A Benefit of Being Old

June 6, 2013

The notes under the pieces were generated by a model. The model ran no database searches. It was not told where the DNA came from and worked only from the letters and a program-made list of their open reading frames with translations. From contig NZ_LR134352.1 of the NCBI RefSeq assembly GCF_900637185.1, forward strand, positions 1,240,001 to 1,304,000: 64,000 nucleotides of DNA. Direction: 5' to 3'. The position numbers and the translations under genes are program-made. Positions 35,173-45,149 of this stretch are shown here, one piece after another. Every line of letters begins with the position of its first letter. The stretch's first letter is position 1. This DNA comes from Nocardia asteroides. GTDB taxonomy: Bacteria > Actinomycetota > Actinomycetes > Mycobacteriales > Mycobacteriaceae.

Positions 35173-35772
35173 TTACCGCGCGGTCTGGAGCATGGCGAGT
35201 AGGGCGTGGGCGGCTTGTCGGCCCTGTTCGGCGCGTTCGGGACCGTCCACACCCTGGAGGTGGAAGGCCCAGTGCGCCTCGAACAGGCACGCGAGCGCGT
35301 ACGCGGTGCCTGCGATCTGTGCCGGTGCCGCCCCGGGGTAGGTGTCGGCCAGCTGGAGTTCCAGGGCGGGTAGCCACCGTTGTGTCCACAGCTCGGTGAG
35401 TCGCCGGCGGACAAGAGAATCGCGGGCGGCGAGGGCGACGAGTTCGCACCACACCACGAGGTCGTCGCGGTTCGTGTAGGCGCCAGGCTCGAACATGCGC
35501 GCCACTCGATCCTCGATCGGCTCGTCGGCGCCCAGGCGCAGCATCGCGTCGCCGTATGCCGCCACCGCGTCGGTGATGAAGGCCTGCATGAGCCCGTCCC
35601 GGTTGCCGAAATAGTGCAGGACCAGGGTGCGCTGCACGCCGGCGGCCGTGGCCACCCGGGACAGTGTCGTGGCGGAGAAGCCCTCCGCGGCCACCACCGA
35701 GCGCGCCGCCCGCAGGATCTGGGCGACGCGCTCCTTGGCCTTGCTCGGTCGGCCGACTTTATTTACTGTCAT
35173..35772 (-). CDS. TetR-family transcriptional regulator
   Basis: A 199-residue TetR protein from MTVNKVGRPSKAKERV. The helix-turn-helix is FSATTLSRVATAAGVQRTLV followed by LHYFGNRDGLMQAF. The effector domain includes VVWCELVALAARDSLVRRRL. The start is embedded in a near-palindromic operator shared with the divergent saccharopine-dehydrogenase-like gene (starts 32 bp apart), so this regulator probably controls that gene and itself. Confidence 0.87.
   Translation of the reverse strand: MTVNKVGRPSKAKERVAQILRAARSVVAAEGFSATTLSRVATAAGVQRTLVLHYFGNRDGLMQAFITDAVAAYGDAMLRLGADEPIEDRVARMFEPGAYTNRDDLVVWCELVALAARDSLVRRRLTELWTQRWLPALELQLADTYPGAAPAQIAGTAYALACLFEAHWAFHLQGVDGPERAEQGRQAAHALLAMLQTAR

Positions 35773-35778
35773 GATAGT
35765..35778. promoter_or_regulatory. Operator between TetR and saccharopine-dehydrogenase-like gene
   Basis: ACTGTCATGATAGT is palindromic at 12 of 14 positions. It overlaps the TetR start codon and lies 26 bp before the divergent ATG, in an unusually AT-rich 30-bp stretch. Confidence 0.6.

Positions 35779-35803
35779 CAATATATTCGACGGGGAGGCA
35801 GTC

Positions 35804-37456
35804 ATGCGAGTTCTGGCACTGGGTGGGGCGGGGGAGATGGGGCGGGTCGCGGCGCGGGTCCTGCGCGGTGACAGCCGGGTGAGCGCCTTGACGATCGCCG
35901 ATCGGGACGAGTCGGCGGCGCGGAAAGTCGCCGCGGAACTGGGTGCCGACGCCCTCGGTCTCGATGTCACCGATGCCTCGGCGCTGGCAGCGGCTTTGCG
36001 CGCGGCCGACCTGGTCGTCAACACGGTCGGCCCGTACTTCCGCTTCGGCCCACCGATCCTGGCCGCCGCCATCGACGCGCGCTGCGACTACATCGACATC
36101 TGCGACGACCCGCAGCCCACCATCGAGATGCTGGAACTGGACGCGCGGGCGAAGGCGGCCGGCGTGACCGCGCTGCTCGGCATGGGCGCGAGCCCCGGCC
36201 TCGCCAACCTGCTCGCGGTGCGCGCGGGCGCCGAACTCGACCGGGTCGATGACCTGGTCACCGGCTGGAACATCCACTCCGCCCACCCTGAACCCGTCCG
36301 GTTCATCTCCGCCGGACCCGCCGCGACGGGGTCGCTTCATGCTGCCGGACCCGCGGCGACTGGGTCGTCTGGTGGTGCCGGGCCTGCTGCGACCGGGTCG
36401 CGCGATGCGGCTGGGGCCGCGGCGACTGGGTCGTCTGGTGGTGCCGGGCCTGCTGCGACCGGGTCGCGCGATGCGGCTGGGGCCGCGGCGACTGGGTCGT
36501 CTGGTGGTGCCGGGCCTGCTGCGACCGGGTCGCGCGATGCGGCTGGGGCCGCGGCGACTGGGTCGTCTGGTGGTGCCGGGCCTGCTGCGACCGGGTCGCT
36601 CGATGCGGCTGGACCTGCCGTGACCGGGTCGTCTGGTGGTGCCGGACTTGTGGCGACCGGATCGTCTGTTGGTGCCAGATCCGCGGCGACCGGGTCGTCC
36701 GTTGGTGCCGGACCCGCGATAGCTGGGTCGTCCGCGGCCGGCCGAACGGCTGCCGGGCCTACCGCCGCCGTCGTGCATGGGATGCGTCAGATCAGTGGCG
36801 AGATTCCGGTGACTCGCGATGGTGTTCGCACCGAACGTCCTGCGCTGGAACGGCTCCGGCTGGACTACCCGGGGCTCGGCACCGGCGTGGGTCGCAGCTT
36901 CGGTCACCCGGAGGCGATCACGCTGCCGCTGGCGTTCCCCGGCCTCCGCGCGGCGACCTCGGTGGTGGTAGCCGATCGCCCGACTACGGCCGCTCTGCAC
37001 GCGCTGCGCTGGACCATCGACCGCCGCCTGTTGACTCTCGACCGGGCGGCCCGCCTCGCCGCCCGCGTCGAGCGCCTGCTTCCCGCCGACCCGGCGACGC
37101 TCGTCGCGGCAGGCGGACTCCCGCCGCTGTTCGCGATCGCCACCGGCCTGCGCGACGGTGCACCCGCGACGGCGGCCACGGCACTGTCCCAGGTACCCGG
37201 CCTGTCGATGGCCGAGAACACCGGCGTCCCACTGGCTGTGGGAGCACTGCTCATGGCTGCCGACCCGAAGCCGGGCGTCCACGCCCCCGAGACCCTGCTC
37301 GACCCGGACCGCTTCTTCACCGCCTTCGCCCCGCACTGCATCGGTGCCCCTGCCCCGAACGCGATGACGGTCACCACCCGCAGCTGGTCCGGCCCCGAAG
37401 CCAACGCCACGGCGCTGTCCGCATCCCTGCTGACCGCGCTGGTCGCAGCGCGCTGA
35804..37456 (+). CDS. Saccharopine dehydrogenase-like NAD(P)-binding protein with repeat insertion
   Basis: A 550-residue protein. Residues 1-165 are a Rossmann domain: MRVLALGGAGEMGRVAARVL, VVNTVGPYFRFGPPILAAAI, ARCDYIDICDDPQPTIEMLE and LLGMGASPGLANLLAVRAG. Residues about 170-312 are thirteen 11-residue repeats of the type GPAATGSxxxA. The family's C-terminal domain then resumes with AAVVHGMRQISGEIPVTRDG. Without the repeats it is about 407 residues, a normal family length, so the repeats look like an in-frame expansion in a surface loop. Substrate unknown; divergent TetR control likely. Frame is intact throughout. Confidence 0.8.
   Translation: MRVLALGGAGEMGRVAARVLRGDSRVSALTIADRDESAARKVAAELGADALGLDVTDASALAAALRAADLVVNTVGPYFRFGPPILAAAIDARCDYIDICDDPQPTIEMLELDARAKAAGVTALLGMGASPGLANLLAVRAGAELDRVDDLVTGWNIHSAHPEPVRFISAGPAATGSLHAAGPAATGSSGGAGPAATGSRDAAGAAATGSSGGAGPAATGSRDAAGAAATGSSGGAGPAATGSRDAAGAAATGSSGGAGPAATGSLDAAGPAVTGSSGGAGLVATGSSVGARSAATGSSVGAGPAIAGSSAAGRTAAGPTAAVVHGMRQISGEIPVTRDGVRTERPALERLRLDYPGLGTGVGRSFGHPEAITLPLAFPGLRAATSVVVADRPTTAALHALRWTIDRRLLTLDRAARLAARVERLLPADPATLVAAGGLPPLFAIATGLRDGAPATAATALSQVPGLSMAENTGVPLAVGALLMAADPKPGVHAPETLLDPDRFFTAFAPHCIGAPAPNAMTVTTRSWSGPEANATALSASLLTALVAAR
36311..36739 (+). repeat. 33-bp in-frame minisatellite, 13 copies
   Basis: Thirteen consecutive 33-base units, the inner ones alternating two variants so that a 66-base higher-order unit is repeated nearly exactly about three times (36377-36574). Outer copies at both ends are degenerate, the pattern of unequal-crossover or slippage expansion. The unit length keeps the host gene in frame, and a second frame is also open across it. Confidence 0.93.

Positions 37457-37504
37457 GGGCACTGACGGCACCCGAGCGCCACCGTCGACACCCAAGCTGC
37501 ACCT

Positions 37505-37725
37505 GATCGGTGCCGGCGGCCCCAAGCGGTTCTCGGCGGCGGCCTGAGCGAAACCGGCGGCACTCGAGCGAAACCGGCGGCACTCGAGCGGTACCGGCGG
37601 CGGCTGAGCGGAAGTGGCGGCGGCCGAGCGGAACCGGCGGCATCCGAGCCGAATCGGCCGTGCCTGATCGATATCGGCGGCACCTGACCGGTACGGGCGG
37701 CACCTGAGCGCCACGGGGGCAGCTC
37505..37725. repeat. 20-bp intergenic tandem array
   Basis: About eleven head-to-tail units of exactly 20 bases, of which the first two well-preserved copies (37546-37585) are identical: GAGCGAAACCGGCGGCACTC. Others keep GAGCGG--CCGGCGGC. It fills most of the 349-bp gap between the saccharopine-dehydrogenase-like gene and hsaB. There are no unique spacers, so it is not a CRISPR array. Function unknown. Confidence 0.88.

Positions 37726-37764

newsThe New York Daily News recently reported that on March 1, Josh Welch … seven years old at the time … was suspended for chewing his pop tart into the shape of a gun in the cafeteria of a Maryland Elementary School.  Josh said that he was really trying to duplicate the shape of a mountain, which figured prominently in a recent drawing he made.   School officials said, The fact that he wasn’t trying to make a gun doesn’t reduce the danger (I made that up).  Wednesday, May 29th, Josh received a lifetime membership to the National Rifle Association and a standing ovation at a Republican fundraiser (I didn’t make that up).  A few days ago, the New York Post reported that 100 high school students on a field trip to Atlanta were thrown off an Airtrans flight because they wouldn’t sit down and turn off their cellphones after repeated requests and a warning from the pilot.  I’d be applauding except that the airline also got them seats on later flights and gave them travel vouchers for their inconvenience.  And Rabbi Seth Linfield, executive director at school, defended his students, saying they weren’t behaving that badly then playing the religion card by saying they were treated like terrorists because they were Jewish.  And according to Yahoo News in Calgary, Briar MacLean went to the aid of a classmate being bullied when he heard a knife open, pushing away the knife-wielding student.  Briar was reprimanded by the school, which said, the school doesn’t “condone heroics” and a teacher should always be called in such situations.  By the way, according to the federal website Stop Bullying, There are a few simple, safe ways children can help the person being bullied get away from the situation. However they do it, make sure the child knows not to put themselves in harm’s way.   It recommends that a child create a distraction.   Bullies, you see, are actually just seeking attention.  They only appear to want to kick the crap out of little Johnny. (more…)